Super Nova Tangerine
Inventory, 25 lbs : 0
This item was last sold on : 10/11/23
Super Nova tangerines are a small to medium-sized varietal, averaging 5 to 7 centimeters in diameter, and have a round shape, sometimes with a characteristic bump on the stem end. The tangerine's rind is semi-thin, easy to peel, and textured, covered in large oil glands giving the surface a dimpled appearance and a leathery feel. The dark orange rind also encases large amounts of oil within the surface glands, releasing an aromatic, bright, and refreshing scent when handled or sliced. Underneath the rind, there is a thin layer of white, spongy pith, enveloping bright orange flesh divided into 12 to 14 segments by delicate membranes. The flesh is also seedless, aqueous, tender, and pulpy, with a soft, succulent consistency. Super Nova tangerines contain high sugar, ranging between 13 to 15 Brix, and moderate levels of acidity, creating a rich and balanced, sweet, subtly tart flavor.
Super Nova tangerines are available in the late fall through winter.
Super Nova tangerines, botanically classified as Citrus reticulata, are a hybrid variety belonging to the Rutaceae family. The tangerines grow on evergreen trees reaching 3 to 4 meters in height and are a slim, self-pollinating variety favored for home gardens. Super Nova tangerines were commercially released in 2016 and are known by several names, including Superna, USDA 88-2, Supernova, and Lee x Nova. Super Nova tangerines are an early-season variety with a short season, appearing in markets for around six weeks. The trees also produce a small crop, limiting the tangerine's availability. Citrus enthusiasts favor Super Nova tangerines for their vibrant taste, juicy nature, and easy-to-peel skin. The tangerines are a premium citrus variety in select markets, utilized for fresh eating, cooked preparations, and mixology.
Super Nova tangerines are a source of vitamin C to strengthen the immune system, potassium to balance fluid levels within the body, and fiber to regulate the digestive tract. The tangerines also provide vitamin A to maintain healthy organ functioning, calcium to build strong bones and teeth, iron to develop the protein hemoglobin for oxygen transport through the bloodstream, and other nutrients, including magnesium, riboflavin, folate, vitamin E, copper, and manganese.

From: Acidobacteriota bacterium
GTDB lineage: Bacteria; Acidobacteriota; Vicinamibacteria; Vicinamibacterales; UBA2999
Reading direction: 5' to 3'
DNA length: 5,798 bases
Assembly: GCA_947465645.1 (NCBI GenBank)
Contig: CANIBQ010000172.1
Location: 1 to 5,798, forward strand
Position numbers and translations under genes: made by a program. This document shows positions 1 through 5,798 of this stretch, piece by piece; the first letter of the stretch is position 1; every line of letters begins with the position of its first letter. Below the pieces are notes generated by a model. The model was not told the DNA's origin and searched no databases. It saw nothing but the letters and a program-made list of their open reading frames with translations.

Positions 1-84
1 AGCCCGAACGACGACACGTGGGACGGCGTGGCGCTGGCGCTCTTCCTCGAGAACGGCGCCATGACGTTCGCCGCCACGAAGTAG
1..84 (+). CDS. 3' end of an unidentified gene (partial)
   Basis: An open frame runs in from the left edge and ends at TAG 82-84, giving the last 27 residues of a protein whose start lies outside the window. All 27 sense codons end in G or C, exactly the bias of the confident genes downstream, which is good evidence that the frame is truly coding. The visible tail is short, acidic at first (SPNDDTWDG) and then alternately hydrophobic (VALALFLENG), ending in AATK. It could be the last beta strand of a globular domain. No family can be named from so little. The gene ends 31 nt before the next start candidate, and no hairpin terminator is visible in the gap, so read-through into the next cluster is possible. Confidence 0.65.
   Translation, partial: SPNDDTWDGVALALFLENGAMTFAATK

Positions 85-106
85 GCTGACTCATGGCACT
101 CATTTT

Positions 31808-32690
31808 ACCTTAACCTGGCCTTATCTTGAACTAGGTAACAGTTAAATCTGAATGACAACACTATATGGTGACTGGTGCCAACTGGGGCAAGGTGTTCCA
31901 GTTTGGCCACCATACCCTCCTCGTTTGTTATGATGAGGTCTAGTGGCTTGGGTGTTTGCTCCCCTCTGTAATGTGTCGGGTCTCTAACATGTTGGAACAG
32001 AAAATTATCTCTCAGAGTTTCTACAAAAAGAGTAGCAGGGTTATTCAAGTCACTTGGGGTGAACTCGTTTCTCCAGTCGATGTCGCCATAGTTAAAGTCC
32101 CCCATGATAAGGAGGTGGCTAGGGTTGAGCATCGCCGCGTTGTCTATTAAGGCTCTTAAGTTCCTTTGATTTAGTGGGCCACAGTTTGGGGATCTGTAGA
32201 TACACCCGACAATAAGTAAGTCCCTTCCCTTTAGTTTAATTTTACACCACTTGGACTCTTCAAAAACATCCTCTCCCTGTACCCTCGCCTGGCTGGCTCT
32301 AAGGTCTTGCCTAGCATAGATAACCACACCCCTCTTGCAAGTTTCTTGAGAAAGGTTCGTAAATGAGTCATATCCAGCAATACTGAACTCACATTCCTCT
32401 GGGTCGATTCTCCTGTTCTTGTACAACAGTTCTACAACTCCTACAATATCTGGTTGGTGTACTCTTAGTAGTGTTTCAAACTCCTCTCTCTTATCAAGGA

Super Nova tangerines have a balanced, sweet, and subtly tart flavor suited for fresh and cooked preparations. The variety is primarily consumed straight out of hand, valued for its juicy nature, easy-to-peel rind, and bright flavoring. Super Nova tangerines can also be peeled, segmented, and tossed into salads, mixed into fruit bowls, chopped into salsas, or combined with grains as a side dish. The tangerine's high sugar and acidity allow them to be pressed into juice for marinades, dressings, and other sauces, and the flavoring especially complements fish dishes. Try whisking Super Nova tangerine juice into teriyaki sauces as a flavoring for ceviche or soy sauce as a bright addition. In addition to fresh preparations, Super Nova tangerine juice can be infused into fillings for baked goods or incorporated into pies, cookies, cakes, and muffins. They can also be simmered into jams, jellies, and marmalades, whipped into the frosting, or cooked into syrups. Beyond culinary dishes, Super Nova tangerines can be blended into smoothies, juiced and added to fruit punches, or stirred into cocktails. Super Nova tangerines pair well with herbs such as mint, basil, parsley, and cilantro, spices including cinnamon, nutmeg, ginger, and star anise, vanilla, honey, and chocolate. Unwashed Super Nova tangerines will keep up to one week when stored at room temperature and up to two weeks when kept in the refrigerator.